Even loyal Rush fans easily could have missed the early 1996 solo project release Victor by guitarist Alex Lifeson. It was a highly personal rock Rorschach test for the gestalt guitarist, primal scream therapy with a beat. Alex Lifeson lies down on the couch here In the Studio and reveals his confessions in this ultra-rare classic rock interview.
When my opening question implied that he may have felt a musical need left wanting by his role in Rush, Alex politely but firmly schooled me for the assumption.”Well, that would allude to my being frustrated or unhappy with something in Rush. I’m not,” the soft-spoken, thoughtful guitarist/ composer made clear. “I’ve always been very happy. There’s certainly been times over the years that I didn’t feel happy about the way something worked out, but that’s normal, that happens in any relationship, and I only have myself to blame for it. When I look back on those moments, I should have stood up for myself more. But I wasn’t like that, so I’m not going to cry over spilled milk. Victor for me was more of a personal thing for me than a musical thing. It had nothing to do with Rush whatsoever. I mentioned to the other two guys that I would be doing this, I didn’t ask for their blessing or expect it. ”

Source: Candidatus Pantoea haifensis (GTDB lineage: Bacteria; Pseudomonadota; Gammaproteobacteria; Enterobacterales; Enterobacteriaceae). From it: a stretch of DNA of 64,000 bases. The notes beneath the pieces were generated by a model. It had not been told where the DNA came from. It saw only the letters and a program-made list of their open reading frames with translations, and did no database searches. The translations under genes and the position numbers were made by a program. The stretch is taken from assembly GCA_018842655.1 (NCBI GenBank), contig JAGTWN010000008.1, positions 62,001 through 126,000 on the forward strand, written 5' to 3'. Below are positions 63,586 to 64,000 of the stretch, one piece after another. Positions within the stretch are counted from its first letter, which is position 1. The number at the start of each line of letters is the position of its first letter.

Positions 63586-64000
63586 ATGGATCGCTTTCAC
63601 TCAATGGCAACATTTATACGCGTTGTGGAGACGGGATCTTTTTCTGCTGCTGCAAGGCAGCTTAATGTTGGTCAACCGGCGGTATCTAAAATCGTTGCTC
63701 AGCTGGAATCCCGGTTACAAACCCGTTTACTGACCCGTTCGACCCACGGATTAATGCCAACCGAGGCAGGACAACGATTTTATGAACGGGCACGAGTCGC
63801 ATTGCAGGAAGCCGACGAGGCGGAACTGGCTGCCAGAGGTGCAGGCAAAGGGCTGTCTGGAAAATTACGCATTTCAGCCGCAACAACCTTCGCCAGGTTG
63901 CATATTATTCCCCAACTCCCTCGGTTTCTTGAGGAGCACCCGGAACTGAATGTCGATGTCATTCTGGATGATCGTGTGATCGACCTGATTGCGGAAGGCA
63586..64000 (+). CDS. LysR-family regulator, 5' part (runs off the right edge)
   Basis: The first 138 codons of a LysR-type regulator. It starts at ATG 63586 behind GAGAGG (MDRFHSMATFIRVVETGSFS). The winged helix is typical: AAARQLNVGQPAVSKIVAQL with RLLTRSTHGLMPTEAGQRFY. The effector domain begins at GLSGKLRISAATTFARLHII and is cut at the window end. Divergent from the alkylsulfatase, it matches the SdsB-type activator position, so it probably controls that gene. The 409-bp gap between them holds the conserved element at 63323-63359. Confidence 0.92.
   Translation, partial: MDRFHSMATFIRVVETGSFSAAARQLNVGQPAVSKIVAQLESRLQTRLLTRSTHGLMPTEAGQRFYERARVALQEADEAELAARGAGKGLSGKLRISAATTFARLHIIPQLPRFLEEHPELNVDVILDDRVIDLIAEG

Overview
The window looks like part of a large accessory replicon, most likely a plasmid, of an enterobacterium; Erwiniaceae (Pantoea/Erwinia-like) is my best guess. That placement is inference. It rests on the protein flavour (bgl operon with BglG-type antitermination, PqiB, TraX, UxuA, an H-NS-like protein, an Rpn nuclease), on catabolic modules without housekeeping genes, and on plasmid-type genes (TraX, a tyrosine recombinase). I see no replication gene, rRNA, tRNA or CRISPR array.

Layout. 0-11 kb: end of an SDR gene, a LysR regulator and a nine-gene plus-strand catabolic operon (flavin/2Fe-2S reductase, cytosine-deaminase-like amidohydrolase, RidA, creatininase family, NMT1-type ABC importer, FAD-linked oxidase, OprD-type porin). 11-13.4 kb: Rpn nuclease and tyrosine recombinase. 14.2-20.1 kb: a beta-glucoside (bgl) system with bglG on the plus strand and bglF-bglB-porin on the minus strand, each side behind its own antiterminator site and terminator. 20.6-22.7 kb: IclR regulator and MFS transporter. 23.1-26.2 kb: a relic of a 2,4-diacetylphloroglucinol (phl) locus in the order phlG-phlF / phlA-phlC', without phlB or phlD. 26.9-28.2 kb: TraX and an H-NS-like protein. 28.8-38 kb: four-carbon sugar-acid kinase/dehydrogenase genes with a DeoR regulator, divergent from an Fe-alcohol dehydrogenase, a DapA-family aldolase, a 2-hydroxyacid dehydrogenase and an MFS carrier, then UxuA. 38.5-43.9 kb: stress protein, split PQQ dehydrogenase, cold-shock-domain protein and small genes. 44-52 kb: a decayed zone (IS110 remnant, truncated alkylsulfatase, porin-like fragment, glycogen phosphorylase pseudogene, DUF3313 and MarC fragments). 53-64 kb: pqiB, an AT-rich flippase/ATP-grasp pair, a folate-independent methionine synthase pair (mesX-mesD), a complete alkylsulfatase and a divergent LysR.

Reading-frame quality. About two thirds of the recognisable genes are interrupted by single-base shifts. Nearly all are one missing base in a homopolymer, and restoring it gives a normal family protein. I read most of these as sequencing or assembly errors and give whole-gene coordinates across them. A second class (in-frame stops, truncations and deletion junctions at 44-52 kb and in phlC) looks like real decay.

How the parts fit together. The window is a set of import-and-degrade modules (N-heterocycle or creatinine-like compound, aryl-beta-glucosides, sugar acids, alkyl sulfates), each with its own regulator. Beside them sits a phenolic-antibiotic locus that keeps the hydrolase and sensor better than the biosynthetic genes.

“The record deals with the dark side of love, the things it leads people to do,” Alex Lifeson explained. “…(The song ) ‘Promise’ really deals with someone who’s been in a relationship that’s smothering, suffocating. And you make promises when you make these relationships, and you try to stick by your promises as best you can. But there comes a time when maybe you have to give up those promises, to break them and make NEW promises for yourself. You have to promise to yourself to be happy, and content, and to be strong, if you want to live your life…Why be stuck in a situation where you’re miserable all the time? So many people are.” –Redbeard